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Food for thought … Systems toxicology

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Thomas Hartung1, Erwin van Vliet2, Joanna Jaworska3, Leo Bonilla4, Nigel Skinner4, and Russell Thomas5
1 Johns Hopkins University, Bloomberg School of Public Health, Center for Alternatives to Animal Testing (CAAT), Baltimore, USA and University of Konstanz, CAAT-Europe, Germany;
2 Hospital Clinic – Universitat de Barcelona, Department of Maternal-Fetal Medicine, Fetal and Perinatal Medicine Research Group, Barcelona, Spain;
3 Procter & Gamble, Brussels, Belgium;
4 Agilent Technologies, Inc., Santa Clara, CA, USA;
5 The Hamner Institutes for Health Sciences, Research Triangle Park, NC, USA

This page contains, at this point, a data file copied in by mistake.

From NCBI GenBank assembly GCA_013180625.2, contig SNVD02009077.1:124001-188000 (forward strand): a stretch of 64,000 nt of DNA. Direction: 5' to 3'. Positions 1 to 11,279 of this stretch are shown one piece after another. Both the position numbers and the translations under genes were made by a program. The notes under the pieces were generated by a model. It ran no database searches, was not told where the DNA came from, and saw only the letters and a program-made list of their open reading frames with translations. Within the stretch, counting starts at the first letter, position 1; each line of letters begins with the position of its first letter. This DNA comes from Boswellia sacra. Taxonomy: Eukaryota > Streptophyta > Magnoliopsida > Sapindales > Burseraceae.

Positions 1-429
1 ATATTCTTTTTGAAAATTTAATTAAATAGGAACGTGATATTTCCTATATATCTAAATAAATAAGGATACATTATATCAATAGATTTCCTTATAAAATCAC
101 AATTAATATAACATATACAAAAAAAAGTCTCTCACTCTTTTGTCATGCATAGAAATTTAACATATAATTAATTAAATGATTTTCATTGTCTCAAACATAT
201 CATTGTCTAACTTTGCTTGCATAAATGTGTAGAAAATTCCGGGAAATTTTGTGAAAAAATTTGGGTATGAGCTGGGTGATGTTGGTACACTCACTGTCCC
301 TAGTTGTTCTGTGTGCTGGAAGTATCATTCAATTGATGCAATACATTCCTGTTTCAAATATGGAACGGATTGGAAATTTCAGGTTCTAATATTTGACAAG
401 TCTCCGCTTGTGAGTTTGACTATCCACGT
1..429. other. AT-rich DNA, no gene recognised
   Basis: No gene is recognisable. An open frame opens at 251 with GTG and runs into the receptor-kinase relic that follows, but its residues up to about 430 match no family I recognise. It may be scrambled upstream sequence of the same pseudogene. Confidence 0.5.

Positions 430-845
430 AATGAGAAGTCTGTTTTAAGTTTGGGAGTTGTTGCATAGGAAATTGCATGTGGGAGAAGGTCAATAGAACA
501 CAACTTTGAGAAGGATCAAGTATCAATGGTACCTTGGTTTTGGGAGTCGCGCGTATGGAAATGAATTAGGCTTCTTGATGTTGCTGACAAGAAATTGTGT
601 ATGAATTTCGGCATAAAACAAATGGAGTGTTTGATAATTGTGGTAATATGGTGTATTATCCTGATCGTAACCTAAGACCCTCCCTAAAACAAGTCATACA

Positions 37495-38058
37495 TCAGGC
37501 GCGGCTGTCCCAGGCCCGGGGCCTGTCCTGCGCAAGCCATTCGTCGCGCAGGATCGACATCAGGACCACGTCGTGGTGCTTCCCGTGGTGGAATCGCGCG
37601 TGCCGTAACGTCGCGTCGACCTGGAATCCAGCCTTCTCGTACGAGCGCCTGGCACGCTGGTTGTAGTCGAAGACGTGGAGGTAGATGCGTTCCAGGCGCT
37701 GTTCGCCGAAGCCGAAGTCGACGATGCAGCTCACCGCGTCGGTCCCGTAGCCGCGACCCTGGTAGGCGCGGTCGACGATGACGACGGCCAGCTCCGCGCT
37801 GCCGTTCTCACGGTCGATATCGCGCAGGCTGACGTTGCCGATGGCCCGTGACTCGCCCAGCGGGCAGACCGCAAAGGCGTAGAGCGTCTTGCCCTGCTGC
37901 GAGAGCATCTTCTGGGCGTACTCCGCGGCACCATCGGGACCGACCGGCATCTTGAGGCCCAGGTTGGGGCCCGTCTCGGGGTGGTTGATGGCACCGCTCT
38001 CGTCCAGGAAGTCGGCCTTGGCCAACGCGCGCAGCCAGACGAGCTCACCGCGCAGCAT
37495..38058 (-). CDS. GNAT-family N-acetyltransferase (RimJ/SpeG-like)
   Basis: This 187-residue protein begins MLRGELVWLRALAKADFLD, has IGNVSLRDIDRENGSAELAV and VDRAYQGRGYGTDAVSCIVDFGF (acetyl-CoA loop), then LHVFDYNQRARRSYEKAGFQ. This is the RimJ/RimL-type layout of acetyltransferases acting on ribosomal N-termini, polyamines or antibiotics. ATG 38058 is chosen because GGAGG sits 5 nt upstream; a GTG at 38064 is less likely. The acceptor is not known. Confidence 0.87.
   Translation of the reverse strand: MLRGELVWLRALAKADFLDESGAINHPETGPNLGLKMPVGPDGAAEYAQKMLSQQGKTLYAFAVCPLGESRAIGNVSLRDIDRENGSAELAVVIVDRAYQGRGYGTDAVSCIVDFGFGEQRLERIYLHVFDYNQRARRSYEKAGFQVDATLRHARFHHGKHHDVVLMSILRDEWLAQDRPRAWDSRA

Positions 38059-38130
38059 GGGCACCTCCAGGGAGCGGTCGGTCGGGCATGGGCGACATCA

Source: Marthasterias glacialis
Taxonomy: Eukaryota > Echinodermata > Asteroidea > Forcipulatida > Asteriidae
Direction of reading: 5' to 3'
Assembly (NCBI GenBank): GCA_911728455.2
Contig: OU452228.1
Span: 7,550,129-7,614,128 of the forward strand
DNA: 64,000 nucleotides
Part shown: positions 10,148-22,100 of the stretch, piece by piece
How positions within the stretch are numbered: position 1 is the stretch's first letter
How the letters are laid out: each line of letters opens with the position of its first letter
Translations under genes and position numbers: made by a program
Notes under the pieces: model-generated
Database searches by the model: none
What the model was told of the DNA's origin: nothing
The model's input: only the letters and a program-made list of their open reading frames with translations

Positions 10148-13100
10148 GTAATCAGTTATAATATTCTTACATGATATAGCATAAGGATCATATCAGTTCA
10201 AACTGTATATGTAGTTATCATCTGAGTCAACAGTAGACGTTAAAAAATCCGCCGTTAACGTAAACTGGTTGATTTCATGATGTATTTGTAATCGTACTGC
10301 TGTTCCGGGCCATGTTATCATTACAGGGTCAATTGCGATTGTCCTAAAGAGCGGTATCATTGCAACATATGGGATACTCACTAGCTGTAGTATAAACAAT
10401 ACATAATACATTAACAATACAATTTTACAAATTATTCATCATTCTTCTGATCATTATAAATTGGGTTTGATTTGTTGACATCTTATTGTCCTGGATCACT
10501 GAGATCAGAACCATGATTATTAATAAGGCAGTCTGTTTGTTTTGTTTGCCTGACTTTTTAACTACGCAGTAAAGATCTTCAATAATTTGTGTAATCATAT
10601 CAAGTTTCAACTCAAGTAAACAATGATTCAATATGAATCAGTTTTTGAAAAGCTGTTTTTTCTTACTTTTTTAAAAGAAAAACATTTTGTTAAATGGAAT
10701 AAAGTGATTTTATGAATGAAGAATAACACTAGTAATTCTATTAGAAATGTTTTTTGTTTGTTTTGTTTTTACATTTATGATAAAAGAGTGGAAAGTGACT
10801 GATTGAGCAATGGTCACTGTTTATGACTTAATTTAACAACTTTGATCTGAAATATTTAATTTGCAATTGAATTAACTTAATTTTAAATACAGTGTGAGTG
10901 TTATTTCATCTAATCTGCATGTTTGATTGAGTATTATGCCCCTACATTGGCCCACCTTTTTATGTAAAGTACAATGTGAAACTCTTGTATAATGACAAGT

The need for a more mechanistic understanding of the ways in which chemicals modulate biological pathways is urgent if we are to identify and better assess safety issues relating to a wide range of substances developed by the pharmaceutical, chemical, agri-bio, and cosmetic industries. Omics technologies provide a valuable opportunity to refine existing methods and provide information for so-called integrated testing strategies via the creation of signatures of toxicity. By mapping these signatures to underlying pathways of toxicity, some of which have been identified by toxicologists over the last few decades, and bringing them together with pathway information determined from biochemistry and molecular biology, a “systems toxicology” approach will enable virtual experiments to be conducted that can improve the prediction of hazard and the assessment of compound toxicity.

ALTEX 29(2), 119-128
DOI: 10.14573/altex.2012.2.119

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